SPECTATORS were treated to a replay of the events at Barcelona two years ago during the XIV International AIDS Conference (Frontline, August 16, 2002). Activism and apathy, foreign aid and advice evoked passion and despair through the discussions, against an increasingly dizzying backdrop of escalating HIV rates in Africa, Asia, Eastern Europe and - of all places - North America.

The year gone by notched up 5 million new HIV infections, the maximum number in any one-year period, which takes the global total to 38 million people with HIV by the end of 2003. Increases in HIV infections were reported from every region of the world. Africa's tale is the most chilling: over 25 million are infected and 60 per cent of Africa's 15-year-olds may not live to be 60 years, if the epidemic is not slowed down. If the overall HIV prevalence rate in Africa - the total snapshot of new and old infections present in the population at the moment - appears stable, it is not because there are no new infections, but because the number of the dead is simply replaced by the number of new infections.

Over a million people were infected in Asia last year and there have been an explosive increase in HIV infection rates in Vietnam, Indonesia and China. Central Asia and Eastern Europe are the stage of major HIV epidemics among drug users, with over 80 per cent of those infected below the age of 30.

The vital reminder that the response to HIV/AIDS is going to be a long haul and that no country can afford to rest on past successes came from the U.S. and western Europe, where 50,000 and 40,000 new infections have been added to their 2001 pool of 900,000 and 540,000 respectively. Last year, AIDS became the leading cause of death among African American women between the ages of 25 and 34 years in the U.S.

One out of every two people living with HIV in the world today is a woman and the trend towards the feminisation of the epidemic seems set to continue. Already, women account for nearly 60 per cent of the HIV infections in Africa and women between the ages of 15 to 24 constitute three-fourths of the infections among young people.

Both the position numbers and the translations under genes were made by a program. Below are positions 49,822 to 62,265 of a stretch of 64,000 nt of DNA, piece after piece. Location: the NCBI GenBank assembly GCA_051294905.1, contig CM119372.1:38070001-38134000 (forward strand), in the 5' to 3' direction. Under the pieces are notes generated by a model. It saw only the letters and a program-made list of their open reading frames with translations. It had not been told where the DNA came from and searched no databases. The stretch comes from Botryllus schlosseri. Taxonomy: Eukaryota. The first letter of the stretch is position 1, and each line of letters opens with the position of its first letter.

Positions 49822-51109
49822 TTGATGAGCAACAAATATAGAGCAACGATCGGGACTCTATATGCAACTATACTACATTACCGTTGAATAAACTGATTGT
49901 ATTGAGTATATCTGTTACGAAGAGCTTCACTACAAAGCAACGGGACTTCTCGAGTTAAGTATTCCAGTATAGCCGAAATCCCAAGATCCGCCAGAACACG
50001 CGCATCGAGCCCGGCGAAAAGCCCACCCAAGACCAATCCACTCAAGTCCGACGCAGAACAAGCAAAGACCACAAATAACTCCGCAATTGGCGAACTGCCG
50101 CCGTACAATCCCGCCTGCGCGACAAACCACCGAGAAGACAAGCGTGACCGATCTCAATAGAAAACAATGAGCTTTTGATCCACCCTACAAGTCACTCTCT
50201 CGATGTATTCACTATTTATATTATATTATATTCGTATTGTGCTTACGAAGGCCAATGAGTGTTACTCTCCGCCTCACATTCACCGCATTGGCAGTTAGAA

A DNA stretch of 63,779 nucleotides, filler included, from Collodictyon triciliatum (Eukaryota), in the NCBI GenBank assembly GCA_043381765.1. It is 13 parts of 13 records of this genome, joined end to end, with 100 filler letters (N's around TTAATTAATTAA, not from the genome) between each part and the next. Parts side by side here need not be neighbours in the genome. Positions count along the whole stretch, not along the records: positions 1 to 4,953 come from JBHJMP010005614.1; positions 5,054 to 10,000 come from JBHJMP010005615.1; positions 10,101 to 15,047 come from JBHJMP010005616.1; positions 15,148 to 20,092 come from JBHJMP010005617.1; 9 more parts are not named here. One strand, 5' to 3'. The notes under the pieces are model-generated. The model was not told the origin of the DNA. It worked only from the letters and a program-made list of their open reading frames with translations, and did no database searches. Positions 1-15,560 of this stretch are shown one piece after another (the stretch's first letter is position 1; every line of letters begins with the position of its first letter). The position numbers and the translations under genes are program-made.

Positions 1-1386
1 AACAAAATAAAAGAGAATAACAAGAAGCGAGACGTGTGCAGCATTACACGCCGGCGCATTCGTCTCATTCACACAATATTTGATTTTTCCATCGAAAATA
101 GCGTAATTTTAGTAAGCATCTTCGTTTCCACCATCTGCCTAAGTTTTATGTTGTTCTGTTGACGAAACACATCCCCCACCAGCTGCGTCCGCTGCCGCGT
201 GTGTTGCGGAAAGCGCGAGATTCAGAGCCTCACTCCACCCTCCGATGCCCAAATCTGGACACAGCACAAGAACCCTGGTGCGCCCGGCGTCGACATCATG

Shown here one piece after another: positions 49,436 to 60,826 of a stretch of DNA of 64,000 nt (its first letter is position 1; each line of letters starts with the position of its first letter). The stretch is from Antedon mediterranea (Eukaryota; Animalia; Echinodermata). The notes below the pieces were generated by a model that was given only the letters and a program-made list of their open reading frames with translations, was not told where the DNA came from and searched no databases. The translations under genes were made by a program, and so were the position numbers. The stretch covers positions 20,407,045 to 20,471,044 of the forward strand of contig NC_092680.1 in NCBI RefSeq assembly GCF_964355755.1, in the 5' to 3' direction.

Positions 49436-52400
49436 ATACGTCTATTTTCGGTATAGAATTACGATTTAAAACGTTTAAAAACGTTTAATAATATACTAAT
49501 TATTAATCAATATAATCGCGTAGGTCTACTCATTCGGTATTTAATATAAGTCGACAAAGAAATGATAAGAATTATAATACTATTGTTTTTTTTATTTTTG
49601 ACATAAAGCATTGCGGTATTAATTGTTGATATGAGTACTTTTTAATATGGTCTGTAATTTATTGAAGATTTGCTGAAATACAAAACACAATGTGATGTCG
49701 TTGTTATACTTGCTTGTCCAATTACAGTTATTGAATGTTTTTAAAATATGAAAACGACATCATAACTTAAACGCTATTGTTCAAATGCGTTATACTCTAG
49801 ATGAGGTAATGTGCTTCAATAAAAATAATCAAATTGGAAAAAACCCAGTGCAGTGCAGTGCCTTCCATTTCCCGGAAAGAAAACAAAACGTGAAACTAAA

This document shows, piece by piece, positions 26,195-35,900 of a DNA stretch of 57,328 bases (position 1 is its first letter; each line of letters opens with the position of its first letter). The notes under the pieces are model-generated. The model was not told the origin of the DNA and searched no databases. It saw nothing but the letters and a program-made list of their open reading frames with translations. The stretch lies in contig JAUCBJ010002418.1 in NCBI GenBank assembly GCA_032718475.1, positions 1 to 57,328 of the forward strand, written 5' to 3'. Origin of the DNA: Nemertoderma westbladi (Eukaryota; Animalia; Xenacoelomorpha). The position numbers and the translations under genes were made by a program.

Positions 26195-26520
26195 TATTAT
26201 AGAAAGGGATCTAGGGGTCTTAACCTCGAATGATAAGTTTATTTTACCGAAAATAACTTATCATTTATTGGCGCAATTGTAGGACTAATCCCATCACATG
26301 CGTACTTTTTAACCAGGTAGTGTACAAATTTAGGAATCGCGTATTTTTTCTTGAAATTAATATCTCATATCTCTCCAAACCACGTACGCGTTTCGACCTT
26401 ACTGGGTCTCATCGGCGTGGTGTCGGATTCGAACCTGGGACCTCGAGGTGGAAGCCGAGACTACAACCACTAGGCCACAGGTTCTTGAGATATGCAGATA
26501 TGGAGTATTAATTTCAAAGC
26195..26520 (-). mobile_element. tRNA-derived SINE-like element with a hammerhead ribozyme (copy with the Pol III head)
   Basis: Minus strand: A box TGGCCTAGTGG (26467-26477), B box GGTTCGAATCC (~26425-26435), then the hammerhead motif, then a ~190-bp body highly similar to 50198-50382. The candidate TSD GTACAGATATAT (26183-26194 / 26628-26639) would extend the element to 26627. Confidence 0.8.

AIDS orphans being weighed at a weekly medical check up in an orphanage in Mutoko, Zimbabwe. Southern Africa has a rapidly increasing number of HIV/AIDS orphans.-HOWARD BURDITT/REUTERS

Asia's epidemic is primarily driven by sex work, needle sharing and same-sex behaviours, according to epidemiologist Tim Brown of the MAP (Monitoring the AIDS Pandemic) Network. Prevention efforts focussed on drug users in the form of needle exchange programmes or on sex workers and clients through condom promotion programmes are critical to slowing down the spread of HIV in Asia. However, the coverage of such programmes needs to be large enough to have any measurable positive outcome. According to Brown, over 60 per cent of all contacts of sex workers in a country must use condoms in order to actually roll back the epidemic.

"HIV infections in the so-called general population will not balloon into huge epidemics. This means our prevention efforts must stay focussed on populations where infections are actually occurring," he said.

India has about 821 such targeted intervention programmes on the ground, barely a fraction of the numbers required to deal with the situation. The Bill and Melinda Gates Foundation's $200 million will begin to close that gap, as it is poised to carry out focussed prevention among especially vulnerable populations in the six high prevalence States in the country, according to Ashok Alexander, Director of Avahan, the Gates AIDS India initiative.

If India fails to implement aggressive prevention education and condom promotion and work for empowerment among sex workers and their male clients, it could end up sacrificing the lives of millions of India's ignorant, powerless, married monogamous women: the double standards of sexual morality for men and women in Asia may actually ensure that the chains of HIV transmission will stop once they reach traditional Asian households as faithful Asian wives die of AIDS-related illnesses, without spreading the infection.

THE inequitable response to AIDS has led to a situation where only one out of five people in the world has access to HIV prevention services and less than one in 10 people in developing countries have access to anti-retroviral treatment. But people need to know their HIV status in order to know whether they require treatment. The overwhelming majority of people living with HIV worldwide are unaware that they are infected.